The Best Defense

Buy a book, help an Iraqi refugee

Here is one way to observe Memorial Day: Help Iraqi refugees as they settle down in this country. To do that, I've collected a bunch of recent books, signed by the authors, and am selling them off for $50 apiece. Send me a note telling me which books you want -- the e-mail address is over there on the right near my thumbnail bio. I will tell you if they are still available, and I also will tell you how to proceed. (Don't worry -- the checks won't be made out to me, and I will mail the books to you at my own expense.) Or, do all your Christmas shopping in one shot, and pre-emptively buy for all 11 signed books for $400.

Here are the books:

David Bellavia: House to House

Andrew Exum: This Man's Army

Nathaniel Fick: One Bullet Away

David Finkel: The Good Soldiers

Barton Gellman: Angler - The Cheney Vice Presidency

H.R. McMaster: Dereliction of Duty

John Heilemann and Mark Halperin: Game Change

Plus, all four of my books:


The Gamble

A Soldier's Duty

Making the Corps

UPDATE: Wow. I didn't realize what sort of demand there would be. All the books are sold, many times over. I am surprised at the number of people who offered to buy the whole set. I am e-mailing the winner right now. I will also sort out the rest of the purchase requests for individual books. I have lots of copies of my books, at least. Thanks to all who responded!   


The Best Defense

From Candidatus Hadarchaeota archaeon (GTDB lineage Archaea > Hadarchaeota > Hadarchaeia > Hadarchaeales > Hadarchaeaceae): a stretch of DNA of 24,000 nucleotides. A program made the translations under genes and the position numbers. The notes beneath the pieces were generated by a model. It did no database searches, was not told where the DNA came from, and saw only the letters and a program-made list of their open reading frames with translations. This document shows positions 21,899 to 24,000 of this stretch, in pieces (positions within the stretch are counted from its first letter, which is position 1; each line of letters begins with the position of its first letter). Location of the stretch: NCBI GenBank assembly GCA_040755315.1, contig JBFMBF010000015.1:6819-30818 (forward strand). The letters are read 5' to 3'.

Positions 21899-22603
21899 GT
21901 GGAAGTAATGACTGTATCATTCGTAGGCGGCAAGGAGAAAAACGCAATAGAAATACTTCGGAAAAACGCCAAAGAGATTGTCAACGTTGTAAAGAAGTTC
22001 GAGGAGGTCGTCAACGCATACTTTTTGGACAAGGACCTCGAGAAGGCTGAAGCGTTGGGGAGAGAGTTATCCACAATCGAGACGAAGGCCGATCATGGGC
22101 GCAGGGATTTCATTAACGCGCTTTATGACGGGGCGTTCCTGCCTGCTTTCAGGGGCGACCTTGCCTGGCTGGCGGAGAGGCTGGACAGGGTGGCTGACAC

The NSS: A pretty good assessment of today‘s global operating environment

I was dismissive of the White House's new National Security Strategy document, saying that these documents are always churned out and seem to have no effect, and really are more list of aspirations than blueprints of an implementable strategy. My smart CNAS colleague Abe Denmark responded that I was reading it the wrong way. I think he may be right.

By Abraham Denmark
Best Defense intelligence directorate

[You] are perhaps expecting too much from a National Security Strategy. This is not an ends, ways and means strategy -- it's a high-level statement that describes the government's view of the international security environment and identifies U.S. interests, priorities, and objectives.

Part of this is because the government does not have absolute control over how it spends its money. It cannot give priorities lined up with initiatives lined up with budgets, because the legislative branch has a say. The White House can only describe our operating environment and how it plans on securing U.S. national security within that context.

I would argue that it actually does this quite well. It recognizes (much more than previous NSS's I'm aware of) that we face significant fiscal and economic constraints, and that this will limit our ability to do all things we would like. Identifying our economic challenges IS an important recognition of our limitations...

It also recognizes that the security challenges we will face (proliferation, terrorism, failing and failed states, economic security, food security, climate change, contested global commons, medical security) will require more than a unilateral military response, but will necessarily involve alliances, coalitions, partnerships, and a whole-of-government approach. Identifying these challenges is not a "bold claim," it's a fact.

Indeed, I would argue that this is the first 21st century NSS. It recognizes the complexities we face, that the old ways of doing business are unsuitable, and that U.S. military power alone is insufficient to sustain our national security.

This is a good foundational strategy document.